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  • stopautismquackery

    Superb post!

  • Ms. Clark

    Very well said.

  • Pingback: DeafPulse.com - the one-stop pulse for all Deaf-related news and blogs.

  • It won’t matter

    The rabid scramble to get on board with every “new” fad-(false)cure trumps just living life to its fullest. The mirage of miracle cure lures many desperate parents into the downward spiral of expensive snake oil club. The problem is that the cost isn’t just measured in dollars.

    Nice post, brace for the haters.

  • brian

    Hi –

    Haha! I was thinking about being considered a conspiracy theorist last night. What I came up with is that both sides of the vaccine / autism issue seem to be willing to believe some pretty absurd things.

    On one side, we have the argument made that it would take a massive conspiracy; doctors and the pharmaceutical companies know vaccines cause autism, but they all keep their mouths shut about it to keep the secret. The keepers of the secret go so far as to put their own children in danger in order to preserve the conspiracy.

    On the other, we have the argument made that even though we know very little about autism, can’t tell you what causes it, have no idea what might help it, or even if it is increasing or not, that there is one undisputable fact about autism; vaccines can’t cause it. This one thing is so certain, it is the singular area of autism that requires no additional research.

    Both seem pretty far reaching to me. (?) Flame away.

    Anyways, I heard that thing re: Ben Stein and got really depressed. He is a very, very smart guy and it just goes to show you that being smart in one area, or even a great number of them, doesn’t make you immune from believing what you want to in some circumstances.

    - brian

  • http://autism.gbrettmiller.com Brett

    This quote from Max Planck comes to mind:

    “A … scientific truth does not triumph by convincing its opponents and making them see the light, but rather because its opponents eventually die and a new generation grows up that is familiar with it.”

  • http://autismnaturalvariation.blogspot.com Joseph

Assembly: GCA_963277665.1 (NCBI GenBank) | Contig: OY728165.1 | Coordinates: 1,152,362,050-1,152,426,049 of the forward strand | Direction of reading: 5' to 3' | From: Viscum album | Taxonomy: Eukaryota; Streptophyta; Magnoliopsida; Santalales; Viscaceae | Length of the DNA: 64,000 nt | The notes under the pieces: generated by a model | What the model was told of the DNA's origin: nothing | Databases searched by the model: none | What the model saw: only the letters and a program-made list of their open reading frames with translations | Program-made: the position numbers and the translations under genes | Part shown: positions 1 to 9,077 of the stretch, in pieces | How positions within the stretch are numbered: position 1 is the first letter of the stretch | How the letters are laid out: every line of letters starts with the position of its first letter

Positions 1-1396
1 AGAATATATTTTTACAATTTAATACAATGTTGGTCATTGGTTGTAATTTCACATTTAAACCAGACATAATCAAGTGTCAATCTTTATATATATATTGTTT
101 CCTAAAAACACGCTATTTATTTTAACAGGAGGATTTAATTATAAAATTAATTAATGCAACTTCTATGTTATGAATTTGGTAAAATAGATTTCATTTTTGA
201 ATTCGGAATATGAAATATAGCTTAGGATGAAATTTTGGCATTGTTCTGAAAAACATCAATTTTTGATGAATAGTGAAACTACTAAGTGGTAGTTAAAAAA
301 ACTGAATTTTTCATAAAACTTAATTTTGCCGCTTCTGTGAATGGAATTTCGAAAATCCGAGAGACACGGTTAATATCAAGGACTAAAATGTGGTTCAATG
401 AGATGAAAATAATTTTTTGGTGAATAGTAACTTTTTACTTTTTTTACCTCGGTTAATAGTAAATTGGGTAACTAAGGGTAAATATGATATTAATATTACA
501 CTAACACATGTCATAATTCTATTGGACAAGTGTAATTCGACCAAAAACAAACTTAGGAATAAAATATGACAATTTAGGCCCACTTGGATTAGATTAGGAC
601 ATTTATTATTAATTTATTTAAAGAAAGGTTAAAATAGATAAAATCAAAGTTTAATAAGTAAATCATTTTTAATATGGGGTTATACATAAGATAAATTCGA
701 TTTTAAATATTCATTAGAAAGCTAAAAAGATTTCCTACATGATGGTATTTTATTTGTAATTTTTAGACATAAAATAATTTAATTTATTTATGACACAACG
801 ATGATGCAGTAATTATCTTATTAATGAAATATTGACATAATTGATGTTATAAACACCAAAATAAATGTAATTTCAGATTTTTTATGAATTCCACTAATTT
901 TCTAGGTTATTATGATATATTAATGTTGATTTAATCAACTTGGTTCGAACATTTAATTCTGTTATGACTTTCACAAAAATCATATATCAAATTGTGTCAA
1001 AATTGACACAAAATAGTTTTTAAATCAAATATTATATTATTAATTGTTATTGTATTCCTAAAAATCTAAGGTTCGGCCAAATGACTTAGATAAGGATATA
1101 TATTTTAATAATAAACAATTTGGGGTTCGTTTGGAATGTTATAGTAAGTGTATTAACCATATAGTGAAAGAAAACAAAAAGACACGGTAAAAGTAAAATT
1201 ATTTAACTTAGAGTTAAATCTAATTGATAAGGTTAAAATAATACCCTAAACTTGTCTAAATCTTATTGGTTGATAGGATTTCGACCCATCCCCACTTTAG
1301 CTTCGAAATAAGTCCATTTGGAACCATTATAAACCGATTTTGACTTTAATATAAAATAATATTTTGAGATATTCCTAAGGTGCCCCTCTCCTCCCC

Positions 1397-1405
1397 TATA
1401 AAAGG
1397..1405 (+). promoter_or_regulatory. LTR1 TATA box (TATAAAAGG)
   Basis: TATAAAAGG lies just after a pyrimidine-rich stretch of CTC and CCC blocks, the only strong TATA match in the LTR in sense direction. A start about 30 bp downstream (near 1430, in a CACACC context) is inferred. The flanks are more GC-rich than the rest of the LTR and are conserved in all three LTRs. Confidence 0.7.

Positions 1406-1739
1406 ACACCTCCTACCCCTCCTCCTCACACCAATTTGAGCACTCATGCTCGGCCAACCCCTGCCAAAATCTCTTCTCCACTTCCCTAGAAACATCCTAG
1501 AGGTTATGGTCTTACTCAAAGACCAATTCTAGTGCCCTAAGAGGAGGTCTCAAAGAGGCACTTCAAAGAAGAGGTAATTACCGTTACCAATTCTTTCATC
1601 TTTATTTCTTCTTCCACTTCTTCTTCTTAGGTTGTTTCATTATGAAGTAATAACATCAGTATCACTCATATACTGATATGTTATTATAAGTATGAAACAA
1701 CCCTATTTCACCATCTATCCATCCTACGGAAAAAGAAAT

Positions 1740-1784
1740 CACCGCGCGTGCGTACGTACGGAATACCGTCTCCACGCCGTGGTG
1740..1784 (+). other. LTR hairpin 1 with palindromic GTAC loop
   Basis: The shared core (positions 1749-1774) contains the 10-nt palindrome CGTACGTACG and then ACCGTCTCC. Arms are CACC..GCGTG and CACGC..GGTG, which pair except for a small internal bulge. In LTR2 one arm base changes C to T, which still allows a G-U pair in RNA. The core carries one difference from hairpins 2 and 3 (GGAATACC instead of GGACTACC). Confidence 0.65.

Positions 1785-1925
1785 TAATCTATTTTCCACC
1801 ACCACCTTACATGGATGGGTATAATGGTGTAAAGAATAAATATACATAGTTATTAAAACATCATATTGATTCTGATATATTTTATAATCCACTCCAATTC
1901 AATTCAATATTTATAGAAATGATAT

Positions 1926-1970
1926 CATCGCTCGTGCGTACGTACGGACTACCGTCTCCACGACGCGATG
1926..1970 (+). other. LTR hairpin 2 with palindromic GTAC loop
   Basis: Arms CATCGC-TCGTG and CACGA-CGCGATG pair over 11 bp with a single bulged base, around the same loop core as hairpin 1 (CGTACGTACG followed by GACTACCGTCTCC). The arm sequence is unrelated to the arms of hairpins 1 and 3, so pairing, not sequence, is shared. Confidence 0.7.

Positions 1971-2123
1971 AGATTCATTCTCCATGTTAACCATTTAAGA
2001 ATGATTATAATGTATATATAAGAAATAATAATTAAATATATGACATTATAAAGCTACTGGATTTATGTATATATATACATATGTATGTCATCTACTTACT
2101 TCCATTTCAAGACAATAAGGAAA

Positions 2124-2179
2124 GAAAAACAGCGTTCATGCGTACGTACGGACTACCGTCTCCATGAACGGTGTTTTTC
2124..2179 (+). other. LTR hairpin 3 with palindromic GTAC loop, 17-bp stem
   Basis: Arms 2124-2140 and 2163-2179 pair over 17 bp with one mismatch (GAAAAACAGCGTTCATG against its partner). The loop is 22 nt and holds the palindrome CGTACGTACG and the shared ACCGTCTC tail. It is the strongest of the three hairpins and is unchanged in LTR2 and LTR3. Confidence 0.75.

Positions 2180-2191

On the other, we have the argument made that even though we know very little about autism, can’t tell you what causes it, have no idea what might help it, or even if it is increasing or not, that there is one undisputable fact about autism; vaccines can’t cause it. This one thing is so certain, it is the singular area of autism that requires no additional research.

    In other words, believing in an irrational conspiracy theory is pretty much equivalent to accepting scientific evidence?

  • http://wskrz.wordpress.com wskrz

    Kristina, this was -fabulous!- Very well said.

    And you’re 100% correct – the focus should be on what we can do for our kids today and in the future, not lingering over what may (or may not) have happened in the past. That does nothing to help our kids with the needs that they face.

  • http://www.photoninthedarkness.com Prometheus

    Brian brings up a fairly standard canard used by a number of autism conspiracy theorists: that since we don’t know what causes autism, we can’t know what DOESN’T cause autism.

    This sort of “reasoning” makes for a good “sound bite”, but doesn’t stand up to even cursory examination.

    Imagine a police detective using that same sort of “reasoning” – “If we don’t know who murdered Mr. Smith, then we can’t eliminate ANYBODY. You’re ALL suspects – all 6 billion of you! Even me!”

    It’s just plain silly.

    I will be the first to say that the available data doesn’t COMPLETELY exonerate ANY cause bacause science doesn’t deal in absolute “truth” (if you want to discuss absolute “truths”, go to church). Science is RARELY able to say that something CANNOT happen, just that the chance of it happening is very remote.

    [Note to potential quibblers: it IS possible - on occasion - to scientifically assert that something DIDN'T happen, but not that it CANNOT happen.]

    What science CAN say – given the available data – is that vaccines and mercury are not associated with autism. And while I’ve ALSO repeatedly said that association does not equal causation, it is EXTREMELY unlikely that something that CAUSES autism wouldn’t be ASSOCIATED with it.